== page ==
Rufus Wainwright and Jose Gonzalez played the Orpheum – 9/29

Troubadours Rufus Wainwright and Jose Gonzalez teamed up for a fall tour that hit Boston’s Orpheum last Wednesday.

I dimly recall a distant past wherein a night out downtown involved dipping out of the office a few minutes early, grabbing a beer and a burger at Silvertone and strolling up to theater doors a few minutes before showtime. Fewer lines, fewer masks, certainly fewer vaccination checkpoints. Silvertone – arguably the only affordable and friendly bar in eyesight of Park Street – is thankfully back online, but venturing to this neck of the woods serves to illustrate how different the experience surrounding showgoing feels these days. Tremont Street is tentative; the energy’s off. This particular part of the city, where I commuted every day before COVID (and an ill-timed layoff), where I rarely have occasion to go anymore, is my personal symbol for the great cosmic time warp we collectively stepped through to get from early 2020 to now, along with whatever psychic toll we paid along the way.

All of which is to say, in long-winded fashion, that I felt a little strange about heading to my first show at the Orpheum in almost two years. By the end of the night though, the duo of Swedish-Argentinian singer-songwriter Jose Gonzalez and American-Canadian songsmith Rufus Wainwright had me grateful to be back in the theater’s well-worn confines.

Much of the live music I’ve covered this year (here and elsewhere) has been of either the open-air or rock club variety. The nature of the pandemic dictated this, naturally: outdoor gigs were the safest initial option, and indoor gatherings were always going to happen in small rooms before big ones. And I was not complaining! I undoubtedly missed club shows the most of all during lockdown, and piling back into a cramped row of fold-ups trying not to spill a $20 drink was not so high on my list. Wednesday night served as a reminder that there is something to be said, however, for taking a seat at a concert hall that dates back to the 1850s (!) and allowing the music of someone like Jose Gonzalez to simply wash over you.

The acoustics of a room like the Orpheum are tailor-made for a show like this one, centered on a co-headlining pair that eschewed volume and embraced a less-is-more approach. Much like the last time I saw him, across town at Berklee, Gonzalez commanded the room with nothing more than a pair of acoustic guitars and the gentle swoon of his voice. He’s not a showy performer – seated, often backlit, focused on the task at hand – but there’s a magnetism to his stage presence nonetheless. His 15-song set cast a spell over a modest but appreciative crowd, drawing from September’s Local Valley (his first LP since 2015) and touching on a few of his beloved covers. Turning-the-beep-boop-song-acoustic is generally a concept best left abandoned in the untamed wilds of YouTube, but Gonzalez actually does something transformative with The Knife’s “Heartbeats” and Massive Attack’s “Teardrop,” which closed the set. Less radical but also satisfying was his take on Al Green’s “Let’s Stay Together,” the result of a choose-your-own-adventure audience participation poll.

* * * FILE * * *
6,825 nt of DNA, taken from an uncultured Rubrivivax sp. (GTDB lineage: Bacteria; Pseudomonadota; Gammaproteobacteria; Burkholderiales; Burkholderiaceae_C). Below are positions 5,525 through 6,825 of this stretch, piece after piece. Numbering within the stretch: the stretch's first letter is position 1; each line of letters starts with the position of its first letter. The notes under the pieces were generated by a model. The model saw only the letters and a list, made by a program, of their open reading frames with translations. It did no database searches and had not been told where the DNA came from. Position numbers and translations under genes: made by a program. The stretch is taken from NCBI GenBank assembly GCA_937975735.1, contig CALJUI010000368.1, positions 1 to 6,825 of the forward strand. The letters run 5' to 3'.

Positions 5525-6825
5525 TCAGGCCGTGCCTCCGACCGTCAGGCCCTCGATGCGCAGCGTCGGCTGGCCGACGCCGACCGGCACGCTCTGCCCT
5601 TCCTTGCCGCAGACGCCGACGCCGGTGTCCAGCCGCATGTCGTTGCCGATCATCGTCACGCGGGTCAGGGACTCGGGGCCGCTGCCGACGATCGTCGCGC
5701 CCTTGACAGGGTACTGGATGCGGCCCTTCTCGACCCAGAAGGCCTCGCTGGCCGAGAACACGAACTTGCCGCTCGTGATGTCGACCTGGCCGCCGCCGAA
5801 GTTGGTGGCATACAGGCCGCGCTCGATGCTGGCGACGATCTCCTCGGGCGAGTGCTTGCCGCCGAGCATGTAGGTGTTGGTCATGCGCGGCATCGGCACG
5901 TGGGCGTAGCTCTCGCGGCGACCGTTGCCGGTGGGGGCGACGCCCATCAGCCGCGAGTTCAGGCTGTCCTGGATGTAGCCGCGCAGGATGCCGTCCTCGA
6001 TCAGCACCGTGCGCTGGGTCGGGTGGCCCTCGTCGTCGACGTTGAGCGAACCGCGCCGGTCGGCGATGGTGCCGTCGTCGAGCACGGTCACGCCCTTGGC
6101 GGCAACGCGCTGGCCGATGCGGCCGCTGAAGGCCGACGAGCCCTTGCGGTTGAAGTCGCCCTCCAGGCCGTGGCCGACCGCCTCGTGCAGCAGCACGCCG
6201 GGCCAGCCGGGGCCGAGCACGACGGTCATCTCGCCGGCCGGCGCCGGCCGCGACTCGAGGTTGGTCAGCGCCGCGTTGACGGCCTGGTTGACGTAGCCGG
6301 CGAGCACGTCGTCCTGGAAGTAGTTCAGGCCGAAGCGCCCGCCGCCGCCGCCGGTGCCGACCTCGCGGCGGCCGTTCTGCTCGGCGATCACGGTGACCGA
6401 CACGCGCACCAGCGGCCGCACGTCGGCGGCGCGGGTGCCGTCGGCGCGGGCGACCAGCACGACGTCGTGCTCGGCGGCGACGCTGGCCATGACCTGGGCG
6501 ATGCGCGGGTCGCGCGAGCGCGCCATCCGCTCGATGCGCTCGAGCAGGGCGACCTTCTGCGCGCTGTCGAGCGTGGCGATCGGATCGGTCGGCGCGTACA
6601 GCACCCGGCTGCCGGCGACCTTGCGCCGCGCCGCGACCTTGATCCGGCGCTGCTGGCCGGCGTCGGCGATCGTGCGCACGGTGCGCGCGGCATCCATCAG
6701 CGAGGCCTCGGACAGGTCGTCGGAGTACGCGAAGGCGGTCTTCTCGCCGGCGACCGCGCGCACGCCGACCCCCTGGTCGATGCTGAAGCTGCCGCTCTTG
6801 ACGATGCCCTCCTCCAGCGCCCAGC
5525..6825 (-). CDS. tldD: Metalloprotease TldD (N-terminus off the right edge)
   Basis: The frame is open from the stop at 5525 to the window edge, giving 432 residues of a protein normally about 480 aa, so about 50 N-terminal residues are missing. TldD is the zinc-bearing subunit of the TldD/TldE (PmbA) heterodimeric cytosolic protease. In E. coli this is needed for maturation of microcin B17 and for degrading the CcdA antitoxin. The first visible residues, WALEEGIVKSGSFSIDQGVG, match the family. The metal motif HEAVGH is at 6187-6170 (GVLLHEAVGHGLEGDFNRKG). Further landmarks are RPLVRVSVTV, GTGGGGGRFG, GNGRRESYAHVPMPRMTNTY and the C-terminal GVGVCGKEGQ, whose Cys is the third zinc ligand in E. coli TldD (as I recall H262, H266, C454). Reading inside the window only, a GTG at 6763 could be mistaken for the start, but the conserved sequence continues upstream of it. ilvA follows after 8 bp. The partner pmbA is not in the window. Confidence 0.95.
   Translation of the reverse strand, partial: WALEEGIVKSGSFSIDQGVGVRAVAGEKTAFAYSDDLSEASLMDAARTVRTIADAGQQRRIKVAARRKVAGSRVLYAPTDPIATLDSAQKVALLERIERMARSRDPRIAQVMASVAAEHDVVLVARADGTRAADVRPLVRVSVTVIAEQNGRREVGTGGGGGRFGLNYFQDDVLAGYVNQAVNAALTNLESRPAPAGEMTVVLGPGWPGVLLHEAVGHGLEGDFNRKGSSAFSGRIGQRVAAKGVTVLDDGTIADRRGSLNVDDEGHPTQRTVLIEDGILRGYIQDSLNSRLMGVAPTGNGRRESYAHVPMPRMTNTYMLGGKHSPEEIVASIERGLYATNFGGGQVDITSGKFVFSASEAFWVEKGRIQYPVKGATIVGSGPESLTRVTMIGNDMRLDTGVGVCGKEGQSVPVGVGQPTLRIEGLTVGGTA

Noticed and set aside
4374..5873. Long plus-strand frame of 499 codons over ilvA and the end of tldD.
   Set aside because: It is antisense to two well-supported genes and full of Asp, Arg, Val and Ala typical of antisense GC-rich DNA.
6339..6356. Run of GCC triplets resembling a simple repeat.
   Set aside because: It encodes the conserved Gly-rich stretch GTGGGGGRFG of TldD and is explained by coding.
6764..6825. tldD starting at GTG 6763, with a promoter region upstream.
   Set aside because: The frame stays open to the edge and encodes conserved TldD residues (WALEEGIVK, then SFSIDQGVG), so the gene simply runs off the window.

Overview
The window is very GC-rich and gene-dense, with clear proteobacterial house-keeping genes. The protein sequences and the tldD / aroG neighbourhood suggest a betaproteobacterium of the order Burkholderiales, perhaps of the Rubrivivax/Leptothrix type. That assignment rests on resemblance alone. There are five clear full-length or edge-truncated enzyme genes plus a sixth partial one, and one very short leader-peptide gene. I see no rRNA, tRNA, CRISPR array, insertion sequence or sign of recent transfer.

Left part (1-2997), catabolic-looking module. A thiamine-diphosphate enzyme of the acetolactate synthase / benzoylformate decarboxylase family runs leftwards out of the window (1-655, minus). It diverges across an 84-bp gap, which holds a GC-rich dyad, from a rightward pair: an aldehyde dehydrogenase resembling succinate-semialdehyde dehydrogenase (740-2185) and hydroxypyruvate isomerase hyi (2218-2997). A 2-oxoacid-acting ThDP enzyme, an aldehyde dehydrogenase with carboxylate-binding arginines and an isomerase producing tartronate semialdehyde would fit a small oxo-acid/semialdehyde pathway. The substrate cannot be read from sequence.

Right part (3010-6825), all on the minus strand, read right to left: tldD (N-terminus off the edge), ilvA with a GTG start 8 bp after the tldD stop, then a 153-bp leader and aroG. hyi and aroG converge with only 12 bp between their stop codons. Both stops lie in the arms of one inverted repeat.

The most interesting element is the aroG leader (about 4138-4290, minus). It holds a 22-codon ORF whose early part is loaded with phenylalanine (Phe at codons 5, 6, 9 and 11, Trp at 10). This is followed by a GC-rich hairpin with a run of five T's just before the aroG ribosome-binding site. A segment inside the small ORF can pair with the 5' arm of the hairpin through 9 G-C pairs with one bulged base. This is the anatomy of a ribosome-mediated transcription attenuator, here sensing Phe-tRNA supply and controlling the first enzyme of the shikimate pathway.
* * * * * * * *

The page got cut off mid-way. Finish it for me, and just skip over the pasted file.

Minimalism is Gonzalez’s M.O., but by all accounts the stripped-down 4-piece band that accompanied Rufus Wainwright would not have been his first choice. In one of many chatty asides, Wainwright detailed plans for an elaborate lineup more than double that size, aided by set and costume changes, to bring his 2020 record Unfollow the Rules to the stage. Fate (and COVID) did not have that in the cards, but the less ornate approach hardly detracted from the performance. Wainwright is a born showman, and even without the theatrical trappings, his set took on the mood of a Vegas revue. He rotated from grand piano to acoustic guitar to unfettered frontman throughout, backed in stately fashion on keys, electric guitar and double bass by his (still costumed, at least) band. Wainwright’s sonorous voice is truly his gift, and it, too, sounded pretty incredible in here.

Less revue-esque was a setlist that trended almost entirely toward those new songs, which, though they sounded lovely, might’ve disappointed those hoping for more of a career-spanner. A flashback to the title track of 2001’s Poses highlighted the set’s second half though, and even if his Shrek-soundtracking “Hallelujah” was nowhere to be found, Wainwright treated the audience to their fill of Leonard Cohen with a spirited “So Long, Marianne.” Gonzalez joined him onstage for that one, plus a more subdued run through Neil Young’s “Harvest,” to effectively tie the evening together.

Yes, things still feel weird in downtown Boston, but like so many other pandemic-era phenomena, such weirdness as it pertains to a night out at ye olde concert hall will eventually fade to something resembling normalcy. Wainwright and Gonzalez were not a bad duo to get that ball rolling with.

Check out a short gallery from Gonzalez’ set below, though unfortunately none from Wainwright’s. (His photo release was a bit much for me.)